However, I’ve softened my rigidity around this in recent years. I’ll happily buy a beer from Avery, New Belgium, Dogfish Head and Bell’s. And Anchor. I’ll always happily reach for an Anchor. I have a special place in my heart for Anchor and always will, as it was my epiphany beer all the way back in 1987. The one that turned me on to what ‘could be’ in the world of beer and was the initial spark that sent me on my craft beer journey.
I have a special place in my heart for all of you. Both the supporters and the detractors. Really. You shaped Stone. You shaped the world of beer. You shaped me.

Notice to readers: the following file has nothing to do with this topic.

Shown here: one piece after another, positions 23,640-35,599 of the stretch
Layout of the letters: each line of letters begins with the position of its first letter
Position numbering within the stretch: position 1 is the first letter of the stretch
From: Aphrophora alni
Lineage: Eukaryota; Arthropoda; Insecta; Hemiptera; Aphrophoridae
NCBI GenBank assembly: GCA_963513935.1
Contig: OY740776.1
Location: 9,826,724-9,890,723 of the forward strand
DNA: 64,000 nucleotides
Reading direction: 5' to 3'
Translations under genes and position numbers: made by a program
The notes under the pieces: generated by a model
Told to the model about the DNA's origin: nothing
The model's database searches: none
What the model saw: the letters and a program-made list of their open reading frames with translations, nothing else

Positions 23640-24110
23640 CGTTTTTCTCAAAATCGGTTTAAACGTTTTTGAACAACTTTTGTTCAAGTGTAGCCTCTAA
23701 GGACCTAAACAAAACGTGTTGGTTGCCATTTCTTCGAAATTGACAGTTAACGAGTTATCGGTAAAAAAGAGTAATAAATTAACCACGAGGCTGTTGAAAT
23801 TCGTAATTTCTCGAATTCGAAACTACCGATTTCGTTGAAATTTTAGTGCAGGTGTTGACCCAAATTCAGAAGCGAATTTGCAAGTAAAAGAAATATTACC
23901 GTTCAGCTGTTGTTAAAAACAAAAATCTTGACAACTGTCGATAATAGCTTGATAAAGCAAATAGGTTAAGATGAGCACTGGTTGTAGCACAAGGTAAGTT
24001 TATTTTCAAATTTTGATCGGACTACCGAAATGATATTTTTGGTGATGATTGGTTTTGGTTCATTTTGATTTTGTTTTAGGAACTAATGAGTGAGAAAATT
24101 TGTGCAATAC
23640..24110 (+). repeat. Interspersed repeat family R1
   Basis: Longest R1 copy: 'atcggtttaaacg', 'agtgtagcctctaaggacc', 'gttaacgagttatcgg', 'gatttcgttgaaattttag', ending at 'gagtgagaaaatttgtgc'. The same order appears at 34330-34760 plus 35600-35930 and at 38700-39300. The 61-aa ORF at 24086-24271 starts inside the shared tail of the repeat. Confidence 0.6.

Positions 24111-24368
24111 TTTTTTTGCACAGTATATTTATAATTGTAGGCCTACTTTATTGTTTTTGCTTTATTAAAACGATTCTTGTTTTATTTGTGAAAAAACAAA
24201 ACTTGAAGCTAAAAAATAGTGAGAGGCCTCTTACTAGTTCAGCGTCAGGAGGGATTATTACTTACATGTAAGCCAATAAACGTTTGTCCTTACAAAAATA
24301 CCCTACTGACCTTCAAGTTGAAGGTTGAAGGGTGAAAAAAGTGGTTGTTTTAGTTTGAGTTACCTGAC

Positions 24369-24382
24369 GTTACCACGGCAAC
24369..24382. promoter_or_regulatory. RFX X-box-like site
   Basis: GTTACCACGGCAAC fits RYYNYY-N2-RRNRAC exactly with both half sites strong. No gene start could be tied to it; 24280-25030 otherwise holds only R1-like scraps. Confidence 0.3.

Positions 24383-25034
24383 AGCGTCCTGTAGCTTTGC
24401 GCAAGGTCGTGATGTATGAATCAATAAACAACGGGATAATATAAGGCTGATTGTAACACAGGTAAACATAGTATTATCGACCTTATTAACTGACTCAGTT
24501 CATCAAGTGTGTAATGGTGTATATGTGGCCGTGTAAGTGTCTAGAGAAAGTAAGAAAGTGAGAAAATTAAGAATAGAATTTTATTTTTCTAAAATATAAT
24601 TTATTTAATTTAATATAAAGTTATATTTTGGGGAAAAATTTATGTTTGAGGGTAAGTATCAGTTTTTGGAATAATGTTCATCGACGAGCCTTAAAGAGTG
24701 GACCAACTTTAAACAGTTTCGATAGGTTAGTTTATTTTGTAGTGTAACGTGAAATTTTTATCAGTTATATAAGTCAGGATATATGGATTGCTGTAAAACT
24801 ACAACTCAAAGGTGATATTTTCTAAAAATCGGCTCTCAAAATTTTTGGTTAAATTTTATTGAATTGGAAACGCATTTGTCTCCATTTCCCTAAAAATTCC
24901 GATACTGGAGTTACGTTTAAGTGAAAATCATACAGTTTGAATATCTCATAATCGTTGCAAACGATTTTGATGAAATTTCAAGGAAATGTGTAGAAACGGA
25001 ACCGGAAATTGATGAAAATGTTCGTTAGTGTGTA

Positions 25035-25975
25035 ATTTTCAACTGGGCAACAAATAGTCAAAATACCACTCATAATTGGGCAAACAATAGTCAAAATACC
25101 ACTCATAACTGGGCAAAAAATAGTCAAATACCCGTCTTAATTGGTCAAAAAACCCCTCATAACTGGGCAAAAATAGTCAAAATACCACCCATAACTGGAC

A few more special and heartfelt THANK YOUs:
- To all the breweries out there doing crazy awesome things today. You have constantly shattered my expectations. Sure, I don’t always love all of it, but I love a lot of it. And that leaves me plenty to enjoy, and little to complain about. If you’re making great beers with passion, heart and soul, thank you.
- To all those pushing progress on the DEI agendas, you are showing what I’ve believed all along: that craft beer is for everyone, and that all should feel welcome and included. I’ve always loved the diversity of craft beer, but always wanted it to be diverse-er. Due to the active advocacy of a great group of voices from many communities, the industry is making leaps and bounds in this direction. As it should be. Thank you.